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Have the Latest Build
- Have the latest Build of the respective Melissa Data Solution.
We always recommend users use the most current build (version), which may contain new or improved features, code fixes, or updated functionality. Melissa data provides many ways to ensure you keep your components to the latest version.
Run on a Local Instance
- Proprietary network configurations can vary greatly, therefore preventing us from making universal recommendations. The Best Practice is to run MatchUp as a local Installation of the application (calling program) with respect to the source data location. If your production environment requires independent application location with regard to source data, we recommend you first create local benchmarks and migrate to a production configuration -testing thoroughly along the way.
- It goes without saying that the more hardware – a faster processor, additional memory and a fast disk drive will produce faster throughput than a lesser machine.
- The MatchUp data files are loaded into memory but given their size with respect to common memory configurations, memory considerations are negligible.
- Your source data is not loaded into memory as a typical source database can be in the GB range.
Process Work Files
- As MatchUp processes your database, it produces a matchkey for each record, sorts the keys for efficient deduping, and for some distributions, such as the ETL solutions, must keep track of source pass thru data. Using the default installation settings, these files will be located here:
- The work files are in the format of:
myKeyFileName.key - Key File Example md29F8.002 - Temporary Sort File Example mpAB6.tmp - Passthrough File Example
- This is the temp directory of the logged in User. For *nix platforms, the directory where the executable is being ran.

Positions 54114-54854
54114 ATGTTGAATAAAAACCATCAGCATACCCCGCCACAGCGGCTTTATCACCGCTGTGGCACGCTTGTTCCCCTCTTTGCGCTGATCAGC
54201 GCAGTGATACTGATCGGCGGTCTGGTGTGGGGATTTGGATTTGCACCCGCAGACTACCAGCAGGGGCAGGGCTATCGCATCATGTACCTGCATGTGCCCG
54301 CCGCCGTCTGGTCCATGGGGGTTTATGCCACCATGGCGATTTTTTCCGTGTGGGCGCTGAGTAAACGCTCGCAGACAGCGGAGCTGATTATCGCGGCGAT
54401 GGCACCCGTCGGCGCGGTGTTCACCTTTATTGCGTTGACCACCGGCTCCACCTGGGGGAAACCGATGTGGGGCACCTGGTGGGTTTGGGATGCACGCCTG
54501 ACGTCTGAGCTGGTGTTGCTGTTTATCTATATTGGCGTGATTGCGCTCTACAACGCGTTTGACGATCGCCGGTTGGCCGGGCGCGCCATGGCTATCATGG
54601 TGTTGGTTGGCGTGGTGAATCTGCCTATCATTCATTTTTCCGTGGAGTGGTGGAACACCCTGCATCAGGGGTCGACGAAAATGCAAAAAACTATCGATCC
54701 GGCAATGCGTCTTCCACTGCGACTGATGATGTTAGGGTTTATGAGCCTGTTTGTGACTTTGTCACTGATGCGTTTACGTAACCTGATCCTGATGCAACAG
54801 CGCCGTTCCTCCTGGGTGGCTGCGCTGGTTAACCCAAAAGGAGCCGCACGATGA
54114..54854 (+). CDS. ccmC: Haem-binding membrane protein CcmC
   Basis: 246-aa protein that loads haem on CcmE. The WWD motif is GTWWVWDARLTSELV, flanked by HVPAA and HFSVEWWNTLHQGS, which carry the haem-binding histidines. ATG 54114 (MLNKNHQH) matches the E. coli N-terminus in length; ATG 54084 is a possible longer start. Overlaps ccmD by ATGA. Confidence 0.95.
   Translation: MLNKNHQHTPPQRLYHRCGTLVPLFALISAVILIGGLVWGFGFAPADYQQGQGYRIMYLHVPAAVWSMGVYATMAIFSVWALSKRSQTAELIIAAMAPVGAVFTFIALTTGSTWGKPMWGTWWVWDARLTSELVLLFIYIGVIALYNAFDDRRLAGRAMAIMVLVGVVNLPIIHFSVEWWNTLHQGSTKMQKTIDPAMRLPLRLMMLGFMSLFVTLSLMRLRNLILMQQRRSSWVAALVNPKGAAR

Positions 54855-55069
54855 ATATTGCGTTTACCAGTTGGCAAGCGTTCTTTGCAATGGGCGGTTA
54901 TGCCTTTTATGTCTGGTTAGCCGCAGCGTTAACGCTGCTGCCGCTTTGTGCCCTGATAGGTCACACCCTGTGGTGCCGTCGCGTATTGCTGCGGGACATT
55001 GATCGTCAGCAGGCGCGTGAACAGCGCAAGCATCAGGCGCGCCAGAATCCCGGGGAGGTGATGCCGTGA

- Although users can override this location, we do not recommend it, unless you are pointing this location to a fast, local drive with plenty of writable disk space and full read write permissions.
ETL: SSIS, Pentaho
- Please avoid utilizing the option Hot Swap CPU when hosting with SQL Server 2016 with VMWare. We discovered that this is against the best practices from VMWare (3.3.6 CPU Hot Plug). Engineers from both VMware and Microsoft has verified that this will lead to issues with thread contention. The setting MAXDOP if set to too high will also have an effect on the contention and SSIS processes/our components may hang especially with our Matchup Component.
- As reported from our client, reports show that when querying SQL Server Numa in DMV (sys.dm_os_memory_nodes) only one node will be allocated 100% memory. After disabling Hot Swap CPU, SQL Server now correctly detects a single numa. Disabling Hot Swap CPU will increase performance and should prevent hanging issues from occurring in SSIS.
- This Hot Swap CPU issue is only reported for SQL Server 2016 edition, which we may think is caused by the new cardinality estimator and automatic soft numa default features. The combination of new changes and incorrect setup in VMware may have caused the thread waits past a certain threshold.
SQL Server File Names vs Versions
File Name SQL Server Version Number 80 SQL Server 2000 8.00.xxxx 90 SQL Server 2005 9.00.xxxx 100 SQL Server 2008 10.00.xxxx 105 SQL Server 2008 R2 10.50.xxxx 110 SQL Server 2012 11.00.xxxx 120 SQL Server 2014 12.00.xxxx 130 SQL Server 2016 13.00.xxxx 140 SQL Server 2017 14.00.xxxx 150 SQL Server 2019 15.00.xxxx
- Having a file with one of these names does not mean you have the corresponding SQL Server installed. Some files can be installed by newer versions of SQL Server, Visual Studio, and other tools.
- To find your currently installed version of SQL Server:
- Go to Start Menu
- Select the newest version of Microsoft SQL Server 20xx
- Select Menu
- Select Configuration Tools > SQL Server Configuration Manager
- Select the SQL Server Services tab
- Sort by Service Type
- For each SQL Server type:
- Right-Click the SQL Server item
- Select Properties